Elder Abuse

“Whistler’s Mother” James McNeill Whistler c. 1871

 

Not too long ago, Mickey Rooney, a stage and screen actor appeared before a special U.S. Senate committee on elder abuse and reported that he was financially abused by a family member. Brooke Astor, an American philanthropist and socialite was found living in squalor while her son diverted her money into his accounts. Mr. Rooney and the late Mrs. Astor may be well known and have considerable assets, but they are not alone. I am positive that there are many families who can speak of elder maltreatment in their own families. As more and more of the baby boomers enter retirement and beyond, we will be hearing more about elder abuse and  maltreatment.
The National Institute on Aging and the CDC has identified the types of elder maltreatment. There are 6 types of elder abuse.

Physical abuse –This includes hitting, slapping, kicking, shoving or any sign of force.
Sexual abuse –This is forcing the elder to engage in a sexual act without consent or if they cannot consent.
Psychological or emotional abuse –These are behaviors that harm the elder’s self worth or cause emotional distress. Examples would be isolation from family or friends, name calling, making threats, or destroying property.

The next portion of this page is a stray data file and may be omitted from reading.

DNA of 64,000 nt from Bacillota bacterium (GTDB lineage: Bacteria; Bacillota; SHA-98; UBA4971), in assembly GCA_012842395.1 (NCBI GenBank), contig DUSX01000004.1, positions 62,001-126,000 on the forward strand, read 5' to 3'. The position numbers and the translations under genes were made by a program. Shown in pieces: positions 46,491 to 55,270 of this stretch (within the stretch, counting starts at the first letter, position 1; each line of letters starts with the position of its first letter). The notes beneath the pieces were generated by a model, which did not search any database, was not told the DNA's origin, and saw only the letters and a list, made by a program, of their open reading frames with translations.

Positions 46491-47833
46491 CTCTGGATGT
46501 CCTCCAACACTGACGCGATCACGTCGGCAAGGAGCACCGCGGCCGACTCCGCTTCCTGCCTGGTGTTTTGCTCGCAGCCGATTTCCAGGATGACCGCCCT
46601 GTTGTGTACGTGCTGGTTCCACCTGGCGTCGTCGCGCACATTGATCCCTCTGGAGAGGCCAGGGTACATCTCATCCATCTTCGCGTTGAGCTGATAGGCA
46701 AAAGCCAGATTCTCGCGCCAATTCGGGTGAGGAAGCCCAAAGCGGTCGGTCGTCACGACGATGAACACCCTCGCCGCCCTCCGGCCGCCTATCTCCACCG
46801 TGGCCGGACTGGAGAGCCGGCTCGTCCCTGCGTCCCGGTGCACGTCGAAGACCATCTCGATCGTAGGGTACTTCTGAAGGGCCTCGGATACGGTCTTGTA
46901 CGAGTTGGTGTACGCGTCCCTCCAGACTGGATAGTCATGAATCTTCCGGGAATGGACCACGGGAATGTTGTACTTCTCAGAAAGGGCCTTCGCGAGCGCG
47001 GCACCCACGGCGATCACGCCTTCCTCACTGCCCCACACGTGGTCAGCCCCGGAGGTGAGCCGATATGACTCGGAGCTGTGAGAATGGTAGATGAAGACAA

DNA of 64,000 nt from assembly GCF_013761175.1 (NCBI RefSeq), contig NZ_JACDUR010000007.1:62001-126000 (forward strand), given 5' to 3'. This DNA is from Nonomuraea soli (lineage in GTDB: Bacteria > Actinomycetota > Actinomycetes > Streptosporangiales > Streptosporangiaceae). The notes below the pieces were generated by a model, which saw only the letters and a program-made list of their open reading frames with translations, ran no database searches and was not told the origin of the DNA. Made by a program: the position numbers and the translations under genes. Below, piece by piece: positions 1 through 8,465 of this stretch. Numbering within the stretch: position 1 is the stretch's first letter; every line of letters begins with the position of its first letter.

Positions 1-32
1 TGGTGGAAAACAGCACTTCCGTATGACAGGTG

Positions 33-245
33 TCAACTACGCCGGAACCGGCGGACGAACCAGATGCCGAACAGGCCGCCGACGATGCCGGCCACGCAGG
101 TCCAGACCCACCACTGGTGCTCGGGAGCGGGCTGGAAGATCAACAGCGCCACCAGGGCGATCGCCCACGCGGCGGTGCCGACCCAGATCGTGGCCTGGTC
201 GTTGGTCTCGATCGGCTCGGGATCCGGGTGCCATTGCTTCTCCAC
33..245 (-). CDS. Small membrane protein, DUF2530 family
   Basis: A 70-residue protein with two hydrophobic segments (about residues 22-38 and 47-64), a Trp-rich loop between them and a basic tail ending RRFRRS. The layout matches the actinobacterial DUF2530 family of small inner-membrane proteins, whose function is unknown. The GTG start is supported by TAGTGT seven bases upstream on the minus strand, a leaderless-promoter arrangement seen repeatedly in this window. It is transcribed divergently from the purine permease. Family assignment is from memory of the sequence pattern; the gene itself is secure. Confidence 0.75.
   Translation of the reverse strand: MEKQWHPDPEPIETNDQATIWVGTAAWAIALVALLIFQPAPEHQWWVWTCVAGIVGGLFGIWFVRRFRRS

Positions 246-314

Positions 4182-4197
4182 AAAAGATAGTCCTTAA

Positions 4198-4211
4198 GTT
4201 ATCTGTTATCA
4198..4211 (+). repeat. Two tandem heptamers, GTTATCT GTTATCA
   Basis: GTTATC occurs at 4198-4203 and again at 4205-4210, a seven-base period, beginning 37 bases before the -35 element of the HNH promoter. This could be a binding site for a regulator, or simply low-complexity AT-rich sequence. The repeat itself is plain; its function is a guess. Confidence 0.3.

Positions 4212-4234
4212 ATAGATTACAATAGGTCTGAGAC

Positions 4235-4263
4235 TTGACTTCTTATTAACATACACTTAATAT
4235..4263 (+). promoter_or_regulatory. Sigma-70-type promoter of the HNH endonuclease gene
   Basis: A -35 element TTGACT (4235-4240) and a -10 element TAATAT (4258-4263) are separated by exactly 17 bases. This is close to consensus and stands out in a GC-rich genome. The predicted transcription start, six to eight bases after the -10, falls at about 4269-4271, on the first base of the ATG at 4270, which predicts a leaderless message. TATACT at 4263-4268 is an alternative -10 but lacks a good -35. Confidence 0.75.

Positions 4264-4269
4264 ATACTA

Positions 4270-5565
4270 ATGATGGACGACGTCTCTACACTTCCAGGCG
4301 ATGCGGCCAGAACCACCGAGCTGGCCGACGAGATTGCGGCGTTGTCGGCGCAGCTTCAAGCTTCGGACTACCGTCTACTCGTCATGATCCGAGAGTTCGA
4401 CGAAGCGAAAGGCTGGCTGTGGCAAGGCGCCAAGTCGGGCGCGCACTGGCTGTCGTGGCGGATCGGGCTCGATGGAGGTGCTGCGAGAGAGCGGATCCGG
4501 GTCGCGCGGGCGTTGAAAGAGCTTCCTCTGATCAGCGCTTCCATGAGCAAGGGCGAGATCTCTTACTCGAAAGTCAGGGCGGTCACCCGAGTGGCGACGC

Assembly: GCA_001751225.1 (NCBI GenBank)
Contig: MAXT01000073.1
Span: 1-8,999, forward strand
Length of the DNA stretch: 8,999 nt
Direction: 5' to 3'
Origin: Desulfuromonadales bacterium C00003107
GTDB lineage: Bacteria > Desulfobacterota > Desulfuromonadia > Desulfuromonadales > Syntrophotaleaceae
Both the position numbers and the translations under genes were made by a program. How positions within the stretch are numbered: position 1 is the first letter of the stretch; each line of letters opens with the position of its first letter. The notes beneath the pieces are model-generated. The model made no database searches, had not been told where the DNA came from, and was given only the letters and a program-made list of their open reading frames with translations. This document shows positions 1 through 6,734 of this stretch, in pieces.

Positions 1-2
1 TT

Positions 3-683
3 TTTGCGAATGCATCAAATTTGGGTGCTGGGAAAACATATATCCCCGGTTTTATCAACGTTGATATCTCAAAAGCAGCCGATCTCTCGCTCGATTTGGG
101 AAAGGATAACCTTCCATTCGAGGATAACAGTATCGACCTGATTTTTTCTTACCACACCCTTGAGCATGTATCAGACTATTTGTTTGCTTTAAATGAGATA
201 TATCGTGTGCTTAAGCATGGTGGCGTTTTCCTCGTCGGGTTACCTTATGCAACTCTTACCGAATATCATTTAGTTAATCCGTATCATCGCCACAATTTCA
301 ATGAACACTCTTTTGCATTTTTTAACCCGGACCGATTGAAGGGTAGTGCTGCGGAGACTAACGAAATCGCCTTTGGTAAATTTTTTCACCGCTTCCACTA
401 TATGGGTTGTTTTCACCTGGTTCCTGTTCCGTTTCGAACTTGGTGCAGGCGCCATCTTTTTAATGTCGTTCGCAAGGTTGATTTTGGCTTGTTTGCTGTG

Neglect-This is the failure to provide the basic needs such as housing, food, clothing, and/or medical care.
Abandonment– This occurs when the caregiver deserts the elder and no longer provides care for him or her.
Financial abuse or exploitation-This is illegally misusing the elder’s assets, money or property.

 

Caring for the elderly can be very demanding and difficult. It can be stressful. It can be expensive. Caregivers may have to be everything to that person 24 hours a day 7 days a week. The elder may require someone to provide nursing care, fix meals, do laundry, assist with bathing and cleaning, transportation to and attending doctor’s appointments, and giving medications to just name a few. The elder may have significant medical issues that require constant attention on the caregiver’s part. Additionally, caregivers may have their own families to care for or they may have to forego their own careers while caring for an elderly person. The caregiver could easily be overwhelmed by it all. Not only do we need to identify elder abuse, but we need to give our caregivers the skills to manage and care for the elderly. We must learn how to prevent abuse in the first place. I may be naïve, but I don’t think the majority of caregivers start out with the intention to harm and abuse their elderly charges.
As our Boomers get older we will be learning more and more about elder abuse and how to prevent it. If you think someone is being abused, you can call the Adult Abuse Hotline at 1-800-677-1116 or 911. If you want to learn more about this topic you can go to the CDC, the NIH, or the Institute on Aging.

Cynthia Wilkes MD
Stafford Womens Health Associates

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